“When you're a woman studying medicine, you can’t get pregnant until the end. I thought that was unfair because most of us were in our reproductive age and even though it was not a university policy, there was an unwritten rule that once you got pregnant, you could not keep up with the pressure of being in medical school” she says.
She also recalls that there was a lot of subtle sexism in the classroom where lecturers treated male and female students differently.
“Sometimes we'd be in a lecture and a female student would respond to a question correctly but the lecture would be so nonchalant about it. When a male student gave a similar response, the lecturer would applaud them,” she says.
In retrospect, Dr Norah realised she experienced gender discrimination at the learning institution. She is also concerned about how pregnant women are treated in workplaces and learning institutions. This is what influenced her to go to Israel for her Master's in Public Health degree, from the Hebrew University.
“Israel was a different kind of environment than the University of Nairobi. Both men and women’s inputs were considered of equal weight. I never felt any gender discrimination.’’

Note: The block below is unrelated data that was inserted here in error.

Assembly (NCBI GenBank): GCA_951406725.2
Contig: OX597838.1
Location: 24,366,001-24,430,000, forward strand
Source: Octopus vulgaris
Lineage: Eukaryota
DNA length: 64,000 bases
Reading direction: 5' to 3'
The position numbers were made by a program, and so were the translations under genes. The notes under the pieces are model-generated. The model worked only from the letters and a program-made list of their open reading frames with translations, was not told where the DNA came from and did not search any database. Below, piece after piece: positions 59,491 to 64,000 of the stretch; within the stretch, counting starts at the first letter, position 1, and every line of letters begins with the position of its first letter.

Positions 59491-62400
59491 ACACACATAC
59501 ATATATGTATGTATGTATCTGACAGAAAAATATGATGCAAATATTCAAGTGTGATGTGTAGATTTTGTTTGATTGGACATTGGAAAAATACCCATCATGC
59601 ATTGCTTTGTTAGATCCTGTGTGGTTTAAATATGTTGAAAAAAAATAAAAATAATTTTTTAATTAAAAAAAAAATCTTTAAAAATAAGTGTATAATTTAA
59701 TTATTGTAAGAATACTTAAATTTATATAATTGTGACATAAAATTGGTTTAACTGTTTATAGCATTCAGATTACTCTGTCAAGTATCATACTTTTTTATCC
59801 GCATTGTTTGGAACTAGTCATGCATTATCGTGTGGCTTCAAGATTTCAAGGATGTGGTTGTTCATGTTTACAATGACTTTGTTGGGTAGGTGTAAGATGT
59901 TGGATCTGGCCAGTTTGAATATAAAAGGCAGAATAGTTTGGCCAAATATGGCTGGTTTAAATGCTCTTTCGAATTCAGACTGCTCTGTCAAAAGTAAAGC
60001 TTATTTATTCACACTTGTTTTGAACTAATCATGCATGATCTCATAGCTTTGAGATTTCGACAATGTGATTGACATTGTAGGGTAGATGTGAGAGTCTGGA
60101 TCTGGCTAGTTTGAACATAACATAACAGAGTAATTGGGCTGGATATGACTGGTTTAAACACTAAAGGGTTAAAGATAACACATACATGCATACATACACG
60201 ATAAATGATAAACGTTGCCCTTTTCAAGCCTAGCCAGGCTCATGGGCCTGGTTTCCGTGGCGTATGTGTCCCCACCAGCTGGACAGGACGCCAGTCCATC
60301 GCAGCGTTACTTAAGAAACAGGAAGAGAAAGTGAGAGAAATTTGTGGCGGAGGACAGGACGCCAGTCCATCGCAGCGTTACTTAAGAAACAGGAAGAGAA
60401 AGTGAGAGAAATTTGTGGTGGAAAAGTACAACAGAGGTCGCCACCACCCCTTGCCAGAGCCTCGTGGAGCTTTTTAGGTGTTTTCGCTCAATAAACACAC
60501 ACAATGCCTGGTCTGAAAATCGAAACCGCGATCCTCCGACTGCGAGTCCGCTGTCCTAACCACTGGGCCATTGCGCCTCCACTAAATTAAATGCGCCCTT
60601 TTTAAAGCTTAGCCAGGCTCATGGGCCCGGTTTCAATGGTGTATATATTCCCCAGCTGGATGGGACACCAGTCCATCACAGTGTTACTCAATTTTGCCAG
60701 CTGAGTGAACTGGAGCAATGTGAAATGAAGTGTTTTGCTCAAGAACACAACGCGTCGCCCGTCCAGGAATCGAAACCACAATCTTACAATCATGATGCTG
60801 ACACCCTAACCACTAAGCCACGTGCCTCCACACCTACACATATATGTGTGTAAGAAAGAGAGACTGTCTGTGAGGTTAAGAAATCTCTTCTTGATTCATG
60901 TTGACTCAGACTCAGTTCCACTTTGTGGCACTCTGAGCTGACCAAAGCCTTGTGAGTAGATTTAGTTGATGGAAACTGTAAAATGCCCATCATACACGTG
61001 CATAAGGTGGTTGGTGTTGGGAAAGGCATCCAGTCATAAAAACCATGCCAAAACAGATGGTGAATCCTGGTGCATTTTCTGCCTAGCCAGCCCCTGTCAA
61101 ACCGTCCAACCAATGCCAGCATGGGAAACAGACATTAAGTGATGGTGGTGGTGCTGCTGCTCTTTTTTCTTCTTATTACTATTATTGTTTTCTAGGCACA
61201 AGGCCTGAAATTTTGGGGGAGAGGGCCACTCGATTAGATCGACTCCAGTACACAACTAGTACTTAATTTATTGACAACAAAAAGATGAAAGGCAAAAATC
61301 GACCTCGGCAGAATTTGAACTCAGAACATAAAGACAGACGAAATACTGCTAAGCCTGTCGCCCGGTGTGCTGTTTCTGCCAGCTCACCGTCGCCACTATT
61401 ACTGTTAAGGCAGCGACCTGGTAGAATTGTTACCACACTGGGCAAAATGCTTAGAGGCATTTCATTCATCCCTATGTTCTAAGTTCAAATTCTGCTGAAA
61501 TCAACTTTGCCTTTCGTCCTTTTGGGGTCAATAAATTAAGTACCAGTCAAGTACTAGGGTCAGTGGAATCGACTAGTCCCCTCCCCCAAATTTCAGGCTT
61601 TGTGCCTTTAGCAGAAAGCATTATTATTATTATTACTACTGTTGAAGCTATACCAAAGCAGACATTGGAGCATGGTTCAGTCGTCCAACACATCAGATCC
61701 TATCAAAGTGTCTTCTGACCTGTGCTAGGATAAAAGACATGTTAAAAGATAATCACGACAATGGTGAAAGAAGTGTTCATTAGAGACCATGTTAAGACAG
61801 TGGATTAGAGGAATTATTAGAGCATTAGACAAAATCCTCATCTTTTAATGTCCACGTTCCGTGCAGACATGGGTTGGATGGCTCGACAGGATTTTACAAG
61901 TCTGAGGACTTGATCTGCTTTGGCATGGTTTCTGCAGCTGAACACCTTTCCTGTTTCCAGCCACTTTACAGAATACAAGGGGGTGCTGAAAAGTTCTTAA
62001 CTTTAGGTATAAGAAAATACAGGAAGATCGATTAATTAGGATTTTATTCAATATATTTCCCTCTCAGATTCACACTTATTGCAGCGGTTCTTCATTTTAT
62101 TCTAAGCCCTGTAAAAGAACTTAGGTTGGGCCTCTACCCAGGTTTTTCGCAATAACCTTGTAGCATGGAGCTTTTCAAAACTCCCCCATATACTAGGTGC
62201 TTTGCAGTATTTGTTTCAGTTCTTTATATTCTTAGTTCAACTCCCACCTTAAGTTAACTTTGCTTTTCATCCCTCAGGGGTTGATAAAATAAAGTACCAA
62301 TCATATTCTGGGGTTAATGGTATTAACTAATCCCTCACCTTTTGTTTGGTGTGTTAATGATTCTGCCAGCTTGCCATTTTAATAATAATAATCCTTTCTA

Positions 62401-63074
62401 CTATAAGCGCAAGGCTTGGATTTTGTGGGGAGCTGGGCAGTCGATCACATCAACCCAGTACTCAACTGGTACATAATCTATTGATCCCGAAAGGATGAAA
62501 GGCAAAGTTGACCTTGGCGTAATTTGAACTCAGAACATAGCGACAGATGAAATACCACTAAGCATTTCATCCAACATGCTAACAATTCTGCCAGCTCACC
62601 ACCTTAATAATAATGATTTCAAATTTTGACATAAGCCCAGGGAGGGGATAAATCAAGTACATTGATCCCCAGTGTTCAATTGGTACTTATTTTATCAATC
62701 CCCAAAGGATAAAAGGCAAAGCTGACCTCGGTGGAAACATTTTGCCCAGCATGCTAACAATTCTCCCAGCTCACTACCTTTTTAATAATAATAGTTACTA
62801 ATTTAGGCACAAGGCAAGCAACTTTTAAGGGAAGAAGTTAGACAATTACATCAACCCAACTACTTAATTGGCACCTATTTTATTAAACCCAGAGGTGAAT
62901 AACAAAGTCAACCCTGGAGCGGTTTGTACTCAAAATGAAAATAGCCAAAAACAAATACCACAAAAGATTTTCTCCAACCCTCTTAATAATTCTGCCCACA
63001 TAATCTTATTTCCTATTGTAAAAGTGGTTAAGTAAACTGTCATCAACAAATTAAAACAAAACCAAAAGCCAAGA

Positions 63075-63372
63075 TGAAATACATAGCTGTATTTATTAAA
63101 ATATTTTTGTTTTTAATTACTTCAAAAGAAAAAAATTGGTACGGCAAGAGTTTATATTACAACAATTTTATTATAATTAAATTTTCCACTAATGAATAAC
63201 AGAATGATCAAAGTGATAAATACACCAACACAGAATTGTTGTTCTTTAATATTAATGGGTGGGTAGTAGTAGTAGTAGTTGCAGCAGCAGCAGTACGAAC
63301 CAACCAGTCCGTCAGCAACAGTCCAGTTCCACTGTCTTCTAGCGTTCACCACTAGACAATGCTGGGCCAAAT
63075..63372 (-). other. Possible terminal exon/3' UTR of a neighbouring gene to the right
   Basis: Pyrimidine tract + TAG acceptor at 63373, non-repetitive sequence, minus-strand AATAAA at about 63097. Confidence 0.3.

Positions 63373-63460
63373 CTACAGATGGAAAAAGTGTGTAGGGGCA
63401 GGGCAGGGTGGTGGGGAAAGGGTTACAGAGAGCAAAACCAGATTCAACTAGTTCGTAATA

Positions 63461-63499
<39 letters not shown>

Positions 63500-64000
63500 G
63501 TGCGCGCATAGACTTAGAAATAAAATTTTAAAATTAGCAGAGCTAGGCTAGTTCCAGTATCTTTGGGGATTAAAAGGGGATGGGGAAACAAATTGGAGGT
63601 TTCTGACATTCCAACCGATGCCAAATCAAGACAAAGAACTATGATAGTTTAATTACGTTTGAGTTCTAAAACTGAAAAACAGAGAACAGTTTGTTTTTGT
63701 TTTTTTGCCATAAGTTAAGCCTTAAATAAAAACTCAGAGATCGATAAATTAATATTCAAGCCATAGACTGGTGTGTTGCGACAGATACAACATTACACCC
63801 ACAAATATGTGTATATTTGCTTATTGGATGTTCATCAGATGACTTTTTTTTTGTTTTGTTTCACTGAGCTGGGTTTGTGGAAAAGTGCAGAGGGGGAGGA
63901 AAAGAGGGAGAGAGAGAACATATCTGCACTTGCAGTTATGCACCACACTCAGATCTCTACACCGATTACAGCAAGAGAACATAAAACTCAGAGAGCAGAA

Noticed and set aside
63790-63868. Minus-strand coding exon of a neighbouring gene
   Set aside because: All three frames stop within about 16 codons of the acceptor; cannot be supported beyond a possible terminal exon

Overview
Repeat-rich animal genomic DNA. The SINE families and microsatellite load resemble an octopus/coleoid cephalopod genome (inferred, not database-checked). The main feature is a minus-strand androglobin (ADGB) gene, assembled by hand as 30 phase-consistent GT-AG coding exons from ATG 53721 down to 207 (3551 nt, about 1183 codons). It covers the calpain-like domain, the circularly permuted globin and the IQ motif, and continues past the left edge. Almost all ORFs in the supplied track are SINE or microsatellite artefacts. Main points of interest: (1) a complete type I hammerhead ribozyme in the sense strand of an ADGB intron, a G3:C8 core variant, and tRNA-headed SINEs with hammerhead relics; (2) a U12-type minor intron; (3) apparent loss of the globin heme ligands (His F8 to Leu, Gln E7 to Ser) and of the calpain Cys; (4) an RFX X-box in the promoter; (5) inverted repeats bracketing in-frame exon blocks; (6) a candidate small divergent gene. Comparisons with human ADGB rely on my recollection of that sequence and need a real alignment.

However, when she got back to Kenya and got pregnant with her first child, she thought she would not land a job.
“I tried to hide my pregnancy while job hunting because I thought that would be a reason I may not get employed. After I got a job, one the recruiters told me that they knew I was pregnant and still hired me.’’
Throughout her employment with the organisation, Dr Norah was accommodated, which led her to achieve immense success in her role. She was allowed to travel with her maid whenever she travelled for work. She had the support of her colleagues throughout the process.
“You have to identify male allies in your career growth because most times they will be the most supportive in your career. There was a male colleague who decided that my motherhood would not be a barrier to my career. I am grateful for that.’’
Her experience of being a young working mother also makes her question the statutory minimum of three months maternity leave as provided by the Employment Act, 2007. She opines the same should be amended to at least six months.
The organisation she worked with was able to support access to HIV treatment to seven major prisons in the country. By the time she left, Dr Norah says they had worked with about 4,000 prisoners and offices.
In her current role as the East Africa Director, WomenLift Health, she expands the power of talented women in global health and champions gender equality in healthcare leadership.